3.9 58.31±0.78 3.47±3.5 8.32±1.2

Values are mean±SEM,n=3, DF = dual formulation

Methotrexate-induced hepatotoxicity and its possible amelioration by dual extracts: Body weight

Body weights of control, methotrexate-treated and extract treated animals were monitored before and after drug administration.

As shown in fig. 1, there was no significant alteration in the body weights before and after the entire experiment in the control animals (Group I). An insignificant increase in the body weight was observed after the treatment of methotrexate. Similarly, no significant alteration was observed in the body weights of the hydro-methanolic and aqueous dual extract treated groups, as well as in the silymarin treated group, after treatment for 30 d.

Organ weight

MTX treatment caused a significant decrease in the net liver weight when compared to control, Group 1(fig. 2). A significant recovery was observed in organ weights of silymarin and extract treated groups (Group 3, 4 and 5) when compared with methotrexate administered group.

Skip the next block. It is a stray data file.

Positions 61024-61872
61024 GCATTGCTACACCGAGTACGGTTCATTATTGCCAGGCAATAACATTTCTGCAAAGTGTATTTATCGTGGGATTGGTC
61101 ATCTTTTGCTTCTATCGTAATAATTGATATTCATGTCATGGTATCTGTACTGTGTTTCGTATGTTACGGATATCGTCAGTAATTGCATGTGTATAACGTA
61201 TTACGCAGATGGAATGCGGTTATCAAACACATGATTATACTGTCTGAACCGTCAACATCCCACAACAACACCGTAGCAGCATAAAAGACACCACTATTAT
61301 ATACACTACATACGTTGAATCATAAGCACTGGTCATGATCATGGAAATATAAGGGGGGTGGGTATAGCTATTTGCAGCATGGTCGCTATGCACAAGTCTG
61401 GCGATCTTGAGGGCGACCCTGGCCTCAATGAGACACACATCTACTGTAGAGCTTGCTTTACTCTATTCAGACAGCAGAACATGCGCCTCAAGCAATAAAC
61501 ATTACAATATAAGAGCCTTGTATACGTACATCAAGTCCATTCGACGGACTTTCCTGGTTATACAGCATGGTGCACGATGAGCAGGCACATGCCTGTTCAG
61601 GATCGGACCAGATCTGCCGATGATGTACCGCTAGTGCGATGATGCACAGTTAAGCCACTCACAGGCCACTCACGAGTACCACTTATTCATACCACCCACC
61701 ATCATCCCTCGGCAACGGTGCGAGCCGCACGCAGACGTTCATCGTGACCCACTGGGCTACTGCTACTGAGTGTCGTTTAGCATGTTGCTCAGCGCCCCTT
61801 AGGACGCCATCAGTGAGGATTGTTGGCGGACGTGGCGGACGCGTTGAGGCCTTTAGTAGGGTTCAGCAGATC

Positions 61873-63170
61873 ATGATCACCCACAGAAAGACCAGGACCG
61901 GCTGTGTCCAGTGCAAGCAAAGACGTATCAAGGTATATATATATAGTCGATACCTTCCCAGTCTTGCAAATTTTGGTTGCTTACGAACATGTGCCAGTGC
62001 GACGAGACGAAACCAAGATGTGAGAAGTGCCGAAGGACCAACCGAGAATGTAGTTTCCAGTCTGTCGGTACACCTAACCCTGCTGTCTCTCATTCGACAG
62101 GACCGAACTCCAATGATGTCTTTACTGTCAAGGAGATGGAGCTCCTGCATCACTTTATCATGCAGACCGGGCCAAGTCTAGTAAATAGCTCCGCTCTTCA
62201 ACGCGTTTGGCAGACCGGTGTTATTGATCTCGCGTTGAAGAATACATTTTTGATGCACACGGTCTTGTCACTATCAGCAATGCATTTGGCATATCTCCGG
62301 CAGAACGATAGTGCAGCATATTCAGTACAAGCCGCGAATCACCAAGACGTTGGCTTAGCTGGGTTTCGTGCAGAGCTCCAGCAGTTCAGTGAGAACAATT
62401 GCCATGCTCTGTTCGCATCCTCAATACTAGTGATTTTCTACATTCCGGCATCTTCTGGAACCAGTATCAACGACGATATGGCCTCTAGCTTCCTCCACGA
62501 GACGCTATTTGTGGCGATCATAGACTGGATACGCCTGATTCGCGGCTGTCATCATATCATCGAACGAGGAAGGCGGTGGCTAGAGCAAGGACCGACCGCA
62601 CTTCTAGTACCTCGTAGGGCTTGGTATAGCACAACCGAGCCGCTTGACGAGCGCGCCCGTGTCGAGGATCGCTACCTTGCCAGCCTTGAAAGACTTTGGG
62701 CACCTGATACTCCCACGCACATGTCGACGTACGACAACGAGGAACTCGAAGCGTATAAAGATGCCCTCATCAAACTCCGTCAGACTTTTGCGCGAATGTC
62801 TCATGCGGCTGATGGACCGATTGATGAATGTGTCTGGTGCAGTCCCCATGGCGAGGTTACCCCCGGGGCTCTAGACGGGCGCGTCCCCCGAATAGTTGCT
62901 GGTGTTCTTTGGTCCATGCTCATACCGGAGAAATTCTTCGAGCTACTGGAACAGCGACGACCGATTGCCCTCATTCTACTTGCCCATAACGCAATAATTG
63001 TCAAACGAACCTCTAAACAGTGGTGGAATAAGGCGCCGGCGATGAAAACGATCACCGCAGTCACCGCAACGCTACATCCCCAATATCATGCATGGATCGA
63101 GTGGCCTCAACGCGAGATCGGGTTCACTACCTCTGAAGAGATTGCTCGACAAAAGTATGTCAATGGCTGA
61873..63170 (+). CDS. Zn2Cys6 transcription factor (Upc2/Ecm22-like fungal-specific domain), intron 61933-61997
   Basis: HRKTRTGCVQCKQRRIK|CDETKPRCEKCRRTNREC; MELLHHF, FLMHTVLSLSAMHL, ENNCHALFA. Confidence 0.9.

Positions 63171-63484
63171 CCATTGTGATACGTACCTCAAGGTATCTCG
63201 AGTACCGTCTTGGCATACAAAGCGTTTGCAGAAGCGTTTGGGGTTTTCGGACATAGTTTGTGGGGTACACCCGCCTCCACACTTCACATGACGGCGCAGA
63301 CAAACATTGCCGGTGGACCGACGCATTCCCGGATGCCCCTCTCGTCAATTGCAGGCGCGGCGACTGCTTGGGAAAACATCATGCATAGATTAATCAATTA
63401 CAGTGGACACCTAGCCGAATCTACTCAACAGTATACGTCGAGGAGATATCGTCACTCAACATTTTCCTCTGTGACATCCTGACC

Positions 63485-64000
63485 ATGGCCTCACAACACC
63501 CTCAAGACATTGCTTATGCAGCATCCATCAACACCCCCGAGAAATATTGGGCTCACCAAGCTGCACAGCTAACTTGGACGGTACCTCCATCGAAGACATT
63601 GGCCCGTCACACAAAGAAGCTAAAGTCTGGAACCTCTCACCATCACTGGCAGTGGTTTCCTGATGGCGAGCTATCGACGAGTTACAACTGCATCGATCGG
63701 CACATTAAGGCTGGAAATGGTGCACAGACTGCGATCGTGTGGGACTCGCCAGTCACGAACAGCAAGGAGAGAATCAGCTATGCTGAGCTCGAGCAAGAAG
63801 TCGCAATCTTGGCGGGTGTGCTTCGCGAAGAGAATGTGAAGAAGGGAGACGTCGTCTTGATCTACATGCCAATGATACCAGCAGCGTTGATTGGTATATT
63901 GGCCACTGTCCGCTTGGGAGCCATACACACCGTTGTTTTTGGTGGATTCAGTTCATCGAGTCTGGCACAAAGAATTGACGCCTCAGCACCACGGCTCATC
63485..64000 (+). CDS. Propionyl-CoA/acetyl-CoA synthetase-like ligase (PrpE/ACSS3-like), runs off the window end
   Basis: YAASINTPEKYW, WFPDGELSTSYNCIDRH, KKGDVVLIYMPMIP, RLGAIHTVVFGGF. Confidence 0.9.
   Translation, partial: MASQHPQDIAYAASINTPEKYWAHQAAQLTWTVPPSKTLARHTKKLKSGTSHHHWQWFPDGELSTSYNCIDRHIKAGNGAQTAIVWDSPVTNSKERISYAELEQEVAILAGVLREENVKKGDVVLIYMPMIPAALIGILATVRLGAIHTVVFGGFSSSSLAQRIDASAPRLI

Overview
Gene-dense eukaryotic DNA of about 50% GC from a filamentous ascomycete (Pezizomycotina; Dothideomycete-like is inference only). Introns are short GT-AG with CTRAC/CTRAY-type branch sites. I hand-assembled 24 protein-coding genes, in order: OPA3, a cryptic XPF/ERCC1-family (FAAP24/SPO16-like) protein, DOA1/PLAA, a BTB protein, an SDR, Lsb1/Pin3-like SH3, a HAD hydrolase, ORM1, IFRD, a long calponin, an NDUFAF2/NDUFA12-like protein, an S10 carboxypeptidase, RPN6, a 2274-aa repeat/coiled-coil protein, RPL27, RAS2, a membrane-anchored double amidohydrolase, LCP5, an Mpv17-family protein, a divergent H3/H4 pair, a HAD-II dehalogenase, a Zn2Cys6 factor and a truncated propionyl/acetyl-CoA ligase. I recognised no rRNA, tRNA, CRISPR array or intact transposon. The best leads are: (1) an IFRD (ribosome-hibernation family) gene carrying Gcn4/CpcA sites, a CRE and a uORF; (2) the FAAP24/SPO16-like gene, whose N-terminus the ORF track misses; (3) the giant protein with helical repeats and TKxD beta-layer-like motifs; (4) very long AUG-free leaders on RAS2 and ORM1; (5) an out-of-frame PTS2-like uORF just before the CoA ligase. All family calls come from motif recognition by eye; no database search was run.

Fig. 1: Body weights of control, treated and ameliorated animals before and after treatment with hydromethanolic and aqueous extracts of dual formulation, Values are mean±SEM, n=6, MTX = methotrexate, HM = hydromethanolic extract,AQ = Aqueous extract

Fig. 2: Comparision between liver weight of control, methotrexate treated and dual extract treated animals, Values are expressed as MEAN±SEM, n = 6/Group, # = Compared with control, ***P<0.001, *= Compared with Methotrexate (MTX), HM = hydromethanolic extract, AQ = Aqueous extract, SILY = silymarin

ALT and AST activity